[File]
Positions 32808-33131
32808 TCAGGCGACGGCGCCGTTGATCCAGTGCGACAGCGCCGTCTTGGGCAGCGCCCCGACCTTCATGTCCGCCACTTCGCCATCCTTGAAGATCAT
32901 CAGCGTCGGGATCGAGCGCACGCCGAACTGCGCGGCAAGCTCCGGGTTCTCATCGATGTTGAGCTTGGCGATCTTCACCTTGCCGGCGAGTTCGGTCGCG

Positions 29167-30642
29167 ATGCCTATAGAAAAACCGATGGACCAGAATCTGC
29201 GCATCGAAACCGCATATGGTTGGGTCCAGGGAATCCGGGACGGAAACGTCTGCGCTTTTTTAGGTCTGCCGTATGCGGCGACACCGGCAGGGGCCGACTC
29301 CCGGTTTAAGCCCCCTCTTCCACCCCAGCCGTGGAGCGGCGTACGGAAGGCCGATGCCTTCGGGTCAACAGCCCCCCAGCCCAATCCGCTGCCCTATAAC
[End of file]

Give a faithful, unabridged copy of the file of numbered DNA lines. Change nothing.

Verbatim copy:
Positions 32808-33131
32808 TCAGGCGACGGCGCCGTTGATCCAGTGCGACAGCGCCGTCTTGGGCAGCGCCCCGACCTTCATGTCCGCCACTTCGCCATCCTTGAAGATCAT
32901 CAGCGTCGGGATCGAGCGCACGCCGAACTGCGCGGCAAGCTCCGGGTTCTCATCGATGTTGAGCTTGGCGATCTTCACCTTGCCGGCGAGTTCGGTCGCG

Positions 29167-30642
29167 ATGCCTATAGAAAAACCGATGGACCAGAATCTGC
29201 GCATCGAAACCGCATATGGTTGGGTCCAGGGAATCCGGGACGGAAACGTCTGCGCTTTTTTAGGTCTGCCGTATGCGGCGACACCGGCAGGGGCCGACTC
29301 CCGGTTTAAGCCCCCTCTTCCACCCCAGCCGTGGAGCGGCGTACGGAAGGCCGATGCCTTCGGGTCAACAGCCCCCCAGCCCAATCCGCTGCCCTATAAC